In the skies above Earth, astronomers with the Catalina Sky Survey have spotted what might be a new friend: an asteroid temporarily captured by our planet's gravity, what we call a minimoon.
It's named 2020 CD3, a small chunk of likely carbonaceous rock between 1.9 and 3.5 metres (6.2 and 11.5 feet) in diameter. And here's the kicker - the rock's trajectory indicates it's been in orbit for around three years already.
The near-Earth neighbourhood is a relatively busy place, with boatloads of asteroids zipping past. The precise numbers, however, are unclear; estimates put the number at millions, but as of February 25, the number discovered was only 22,211.
That's because asteroids are really small, we don't know where they are (so we don't know where to look), and they typically don't give off a lot of light, even when they're reflecting sunlight.
You'd think that, with so many rocks flying around, they'd get slurped up by Earth's gravity all the time. Well, they do; but most of them don't hang around long enough to become minimoons.
These briefly captured space rocks either head straight into the atmosphere, where they are burned up on entry, becoming spectacular fireballs; or they skim around for a partial orbit before their velocity carries them onwards and upwards.
It's only the smallest number of passing space rocks that are likely to become minimoons. According to a 2012 supercomputer simulation including 10 million virtual asteroids, only 18,000 got captured in Earth orbit.
So not only are they hard to spot, they are super-rare. There have been several candidates for minimoons, including two fireballs with slow velocities that implied an orbital origin, but only one confirmed - an asteroid called 2006 RH120 that orbited Earth for about a year from 2006 to 2007. (Another potential minimoon, 469219 Kamoʻoalewa, turned out to be in orbit around the Sun near Earth, and therefore a quasi-satellite).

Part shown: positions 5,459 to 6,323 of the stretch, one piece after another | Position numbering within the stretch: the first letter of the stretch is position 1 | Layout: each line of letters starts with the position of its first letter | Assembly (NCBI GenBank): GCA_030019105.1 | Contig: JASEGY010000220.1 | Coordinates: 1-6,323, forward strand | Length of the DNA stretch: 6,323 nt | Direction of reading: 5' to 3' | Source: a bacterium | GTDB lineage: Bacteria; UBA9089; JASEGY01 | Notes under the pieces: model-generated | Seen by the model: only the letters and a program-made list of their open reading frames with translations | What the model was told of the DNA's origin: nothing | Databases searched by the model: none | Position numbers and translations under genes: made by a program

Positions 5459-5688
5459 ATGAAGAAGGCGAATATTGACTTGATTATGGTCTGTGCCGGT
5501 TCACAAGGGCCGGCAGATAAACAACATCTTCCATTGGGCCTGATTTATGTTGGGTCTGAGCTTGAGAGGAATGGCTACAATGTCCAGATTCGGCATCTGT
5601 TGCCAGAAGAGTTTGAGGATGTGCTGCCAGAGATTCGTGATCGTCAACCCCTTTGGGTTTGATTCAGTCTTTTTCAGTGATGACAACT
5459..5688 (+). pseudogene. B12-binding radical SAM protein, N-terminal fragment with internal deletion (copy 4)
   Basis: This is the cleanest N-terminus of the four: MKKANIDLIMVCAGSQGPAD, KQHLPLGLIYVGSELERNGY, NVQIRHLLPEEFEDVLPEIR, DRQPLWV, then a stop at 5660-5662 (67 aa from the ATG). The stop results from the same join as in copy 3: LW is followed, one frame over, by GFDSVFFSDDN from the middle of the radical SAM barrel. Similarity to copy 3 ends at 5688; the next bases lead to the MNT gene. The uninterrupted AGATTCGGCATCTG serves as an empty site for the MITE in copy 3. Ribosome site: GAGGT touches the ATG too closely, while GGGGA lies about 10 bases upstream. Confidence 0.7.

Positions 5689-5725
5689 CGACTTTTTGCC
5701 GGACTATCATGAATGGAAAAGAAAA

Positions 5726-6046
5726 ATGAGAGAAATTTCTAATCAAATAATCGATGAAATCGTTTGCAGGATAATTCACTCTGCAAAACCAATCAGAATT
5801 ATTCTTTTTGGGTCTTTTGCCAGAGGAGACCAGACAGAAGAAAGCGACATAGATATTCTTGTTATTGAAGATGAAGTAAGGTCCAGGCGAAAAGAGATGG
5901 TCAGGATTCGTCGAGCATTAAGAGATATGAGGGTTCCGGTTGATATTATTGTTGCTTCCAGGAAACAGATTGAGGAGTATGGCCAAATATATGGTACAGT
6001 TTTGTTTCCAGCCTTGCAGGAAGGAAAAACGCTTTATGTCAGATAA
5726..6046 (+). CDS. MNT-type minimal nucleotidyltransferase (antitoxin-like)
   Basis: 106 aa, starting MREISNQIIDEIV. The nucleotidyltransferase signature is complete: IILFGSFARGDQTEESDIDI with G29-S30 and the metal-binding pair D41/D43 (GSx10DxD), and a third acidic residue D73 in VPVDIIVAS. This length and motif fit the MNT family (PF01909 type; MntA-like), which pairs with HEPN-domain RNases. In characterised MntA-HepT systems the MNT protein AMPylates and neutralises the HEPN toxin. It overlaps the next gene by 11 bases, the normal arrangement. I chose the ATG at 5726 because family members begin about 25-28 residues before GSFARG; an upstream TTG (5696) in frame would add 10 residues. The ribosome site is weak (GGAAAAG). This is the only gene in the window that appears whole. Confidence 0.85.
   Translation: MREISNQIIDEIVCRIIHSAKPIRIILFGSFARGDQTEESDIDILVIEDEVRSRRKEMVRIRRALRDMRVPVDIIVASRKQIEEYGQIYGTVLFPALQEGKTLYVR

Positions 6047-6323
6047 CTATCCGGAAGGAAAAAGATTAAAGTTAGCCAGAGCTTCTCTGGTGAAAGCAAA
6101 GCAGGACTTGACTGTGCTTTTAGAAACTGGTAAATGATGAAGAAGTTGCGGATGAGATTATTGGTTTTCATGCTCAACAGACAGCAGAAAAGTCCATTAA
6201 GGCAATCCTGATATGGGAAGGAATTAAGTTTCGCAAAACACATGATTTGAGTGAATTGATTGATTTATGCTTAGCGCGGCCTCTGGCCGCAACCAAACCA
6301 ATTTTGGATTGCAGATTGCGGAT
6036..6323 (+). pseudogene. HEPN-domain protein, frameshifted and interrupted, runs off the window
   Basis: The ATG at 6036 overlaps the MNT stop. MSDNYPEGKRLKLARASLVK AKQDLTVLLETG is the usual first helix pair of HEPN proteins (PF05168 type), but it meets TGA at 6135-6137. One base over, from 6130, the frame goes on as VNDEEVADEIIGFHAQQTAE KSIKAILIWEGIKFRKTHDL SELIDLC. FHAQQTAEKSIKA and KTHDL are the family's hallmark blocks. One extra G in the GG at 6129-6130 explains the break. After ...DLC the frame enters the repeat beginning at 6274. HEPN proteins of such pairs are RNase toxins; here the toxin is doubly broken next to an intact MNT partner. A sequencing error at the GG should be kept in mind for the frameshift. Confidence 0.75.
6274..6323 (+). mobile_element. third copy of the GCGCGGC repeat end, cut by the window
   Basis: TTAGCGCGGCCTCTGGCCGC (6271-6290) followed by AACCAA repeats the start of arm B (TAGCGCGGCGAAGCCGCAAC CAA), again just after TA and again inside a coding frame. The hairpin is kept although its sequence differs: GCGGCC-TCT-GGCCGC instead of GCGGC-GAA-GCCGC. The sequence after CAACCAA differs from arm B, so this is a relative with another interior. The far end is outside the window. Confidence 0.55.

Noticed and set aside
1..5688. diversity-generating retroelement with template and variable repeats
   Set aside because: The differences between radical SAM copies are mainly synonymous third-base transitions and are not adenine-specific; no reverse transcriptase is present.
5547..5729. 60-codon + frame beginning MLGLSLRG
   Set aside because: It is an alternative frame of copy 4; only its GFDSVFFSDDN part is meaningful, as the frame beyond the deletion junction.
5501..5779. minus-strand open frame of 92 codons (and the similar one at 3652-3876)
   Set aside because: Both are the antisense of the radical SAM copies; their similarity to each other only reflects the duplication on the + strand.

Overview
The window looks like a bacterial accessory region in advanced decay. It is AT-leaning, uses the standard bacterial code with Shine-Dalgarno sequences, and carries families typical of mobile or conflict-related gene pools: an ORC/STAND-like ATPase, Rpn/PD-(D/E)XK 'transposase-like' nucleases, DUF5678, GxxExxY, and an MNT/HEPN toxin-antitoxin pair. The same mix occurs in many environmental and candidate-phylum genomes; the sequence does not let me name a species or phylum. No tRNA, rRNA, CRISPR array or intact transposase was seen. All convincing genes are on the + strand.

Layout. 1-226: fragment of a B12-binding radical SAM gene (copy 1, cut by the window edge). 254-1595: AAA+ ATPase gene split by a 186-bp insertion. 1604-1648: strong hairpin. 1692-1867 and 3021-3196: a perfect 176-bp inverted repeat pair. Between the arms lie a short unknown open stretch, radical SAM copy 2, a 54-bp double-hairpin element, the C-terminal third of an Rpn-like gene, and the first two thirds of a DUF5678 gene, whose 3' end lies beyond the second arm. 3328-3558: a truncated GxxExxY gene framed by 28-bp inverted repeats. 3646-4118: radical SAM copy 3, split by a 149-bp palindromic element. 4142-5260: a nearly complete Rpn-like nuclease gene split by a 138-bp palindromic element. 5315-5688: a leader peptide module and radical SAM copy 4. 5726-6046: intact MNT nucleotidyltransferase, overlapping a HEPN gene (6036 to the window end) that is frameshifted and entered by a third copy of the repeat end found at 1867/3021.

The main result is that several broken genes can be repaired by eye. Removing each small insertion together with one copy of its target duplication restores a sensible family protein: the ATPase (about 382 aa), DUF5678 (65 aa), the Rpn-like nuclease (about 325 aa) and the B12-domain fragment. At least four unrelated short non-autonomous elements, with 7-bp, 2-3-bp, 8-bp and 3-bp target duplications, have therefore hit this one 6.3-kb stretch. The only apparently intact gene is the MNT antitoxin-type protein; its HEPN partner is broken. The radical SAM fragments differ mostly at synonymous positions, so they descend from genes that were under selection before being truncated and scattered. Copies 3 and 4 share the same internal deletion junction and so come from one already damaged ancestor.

So 2020 CD3 is a bit of a big deal. Not just because its rarity makes it something of a celebrity, but because minimoons offer an exciting opportunity for asteroid exploration.
Sending spacecraft to asteroids is an expensive and time-consuming endeavour, and often involves vast distances. If an asteroid is just hanging around Earth for a spell, that would make for a much easier target.
It's likely actually too late for 2020 CD3 specifically, sadly. According to an orbital simulation, our little minimoon friend will be on its way out of Earth orbit by April 2020. It is possible, however, that the simulation is incorrect, so observation is ongoing.
Either way, by studying our minimoon's strange looping orbit, we can learn more about how these objects are captured by Earth, and how we can better look for them in the future.